Monday, March 22, 2010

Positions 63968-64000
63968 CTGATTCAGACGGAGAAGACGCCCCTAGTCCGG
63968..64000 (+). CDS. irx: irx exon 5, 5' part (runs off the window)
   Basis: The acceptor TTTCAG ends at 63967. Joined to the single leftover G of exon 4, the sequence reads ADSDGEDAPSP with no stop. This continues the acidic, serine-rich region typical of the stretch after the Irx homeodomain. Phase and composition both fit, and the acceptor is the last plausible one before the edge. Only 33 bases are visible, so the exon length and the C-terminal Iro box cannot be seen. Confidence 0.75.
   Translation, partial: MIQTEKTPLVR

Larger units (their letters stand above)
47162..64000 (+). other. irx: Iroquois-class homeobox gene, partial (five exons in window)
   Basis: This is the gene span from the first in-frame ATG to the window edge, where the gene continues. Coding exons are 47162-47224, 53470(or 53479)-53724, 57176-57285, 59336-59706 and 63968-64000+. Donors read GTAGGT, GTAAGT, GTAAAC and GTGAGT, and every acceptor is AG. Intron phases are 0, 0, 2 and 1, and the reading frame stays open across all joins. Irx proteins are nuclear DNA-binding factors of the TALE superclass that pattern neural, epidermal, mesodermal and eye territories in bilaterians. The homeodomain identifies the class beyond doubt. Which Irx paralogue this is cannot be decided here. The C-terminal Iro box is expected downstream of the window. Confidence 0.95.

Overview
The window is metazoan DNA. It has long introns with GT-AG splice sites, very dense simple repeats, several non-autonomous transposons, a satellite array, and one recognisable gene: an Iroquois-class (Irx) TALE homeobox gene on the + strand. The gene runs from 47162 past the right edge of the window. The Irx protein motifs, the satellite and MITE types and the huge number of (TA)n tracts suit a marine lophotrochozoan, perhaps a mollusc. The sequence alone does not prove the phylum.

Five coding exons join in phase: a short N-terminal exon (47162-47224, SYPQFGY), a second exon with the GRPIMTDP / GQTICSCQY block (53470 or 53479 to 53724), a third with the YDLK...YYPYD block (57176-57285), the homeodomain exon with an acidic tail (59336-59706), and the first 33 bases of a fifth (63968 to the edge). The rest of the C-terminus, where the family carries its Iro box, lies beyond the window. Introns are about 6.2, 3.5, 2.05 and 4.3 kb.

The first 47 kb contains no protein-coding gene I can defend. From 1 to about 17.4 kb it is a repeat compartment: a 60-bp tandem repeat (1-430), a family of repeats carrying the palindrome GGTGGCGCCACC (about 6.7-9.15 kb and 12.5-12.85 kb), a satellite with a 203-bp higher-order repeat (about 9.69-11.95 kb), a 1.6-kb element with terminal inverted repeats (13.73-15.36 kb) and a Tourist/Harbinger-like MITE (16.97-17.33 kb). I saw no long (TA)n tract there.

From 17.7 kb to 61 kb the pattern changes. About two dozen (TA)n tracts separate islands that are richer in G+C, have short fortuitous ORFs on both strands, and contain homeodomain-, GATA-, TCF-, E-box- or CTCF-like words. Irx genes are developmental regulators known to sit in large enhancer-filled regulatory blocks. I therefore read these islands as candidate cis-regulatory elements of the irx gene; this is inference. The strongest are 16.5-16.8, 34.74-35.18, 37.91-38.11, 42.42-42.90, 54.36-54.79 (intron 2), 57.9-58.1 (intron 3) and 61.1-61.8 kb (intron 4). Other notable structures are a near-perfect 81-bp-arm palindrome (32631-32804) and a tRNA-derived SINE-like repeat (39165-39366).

We had a fantastic first day. Our team consisted of a physician, two nurses, a pharmacy tech, a team leader, 3 Haitian translators, 1 Hatian driver, and an American documentary maker. Our translators were adorable. They were all 21-24 years old and translater for us throughout the day. There was one translator for every healthcare provider. My translator was Ki-Ki. I could have pinched his cheeks he was so adorable and reminded me of my own 21 year old. We started the day with a death-defying 40 minute drive to the slums of Port au Prince. There is nothing quite clearly defined as a 'lane' on the Haitian rodeways. There was some paved road, but a lot of the side streets could only loosely be termed 'streets'. There are no such thing as 'speed limits', you go as fast as you possibly can given the circumstances. Not only do you have to avoid the other vehicles, there are all the people (no distinction between sidewalk and street), and livestock, such as hogs, chickens, goats, sows. Having arrived safely (barely) we set up our clinic in a church. The pastor greeted us warmly and had a small army of helpers to assist us in any way. We unpacked our two large suitcases of medicines and supplies. We set up a makeshift pharmacy on the alter, manned by the pharmacy tech and the team leader. The physician and us two nurses each had a small table with three chairs, one for us, one for the patient, and one for the interpreter. There was a draped pulled across one room with a bed behind it for examining patients in private. The three of us each saw patients simulataneously, stopping to ask the other questions if we needed a 'consult'. I asked the physician to give an opinion on an umbilical hernia, and was asked by the physician to do a pelvic exam on a young woman. The cardiac nurse asked me to assist her with a breast exam. Otherwise, we all assessed, diagnosed, and treated our own patients. Between the three of us we saw 106 patients. I saw many babies, almost all of whom were suffering from fevers and diarrhea (a deadly combination in such a hot climate). We treated them with antibiotics, except one that had a temp so high (104) and was so lethargic she couldn't keep anything down. We told her family to take her to the hospital immediately. In the adults we saw, fungal infections, headaches, body aches, back pain, various infections. I also saw what I thought was a possible abdominal aortic aneurism, a potentially life threatening disorder. She came in insisting she was pregnant (at age 52) because her belly was getting bigger. Sure enough, a pulsing mass could be felt in her abdomen proximal to her umbilicus. We insisted she go to the hospital immediately, but she probably won't. After we saw every patient, we held hands with the pastor and his team, sang songs, and prayed and then packed up the pick up truck and made another death defying ride 'home'. I'm looking forward to my dinner of beans and rice, and a walk through the neighborhood to the local patisserrie for a croissant and ice cream! Today has been wonderful. I can't wait to do it again.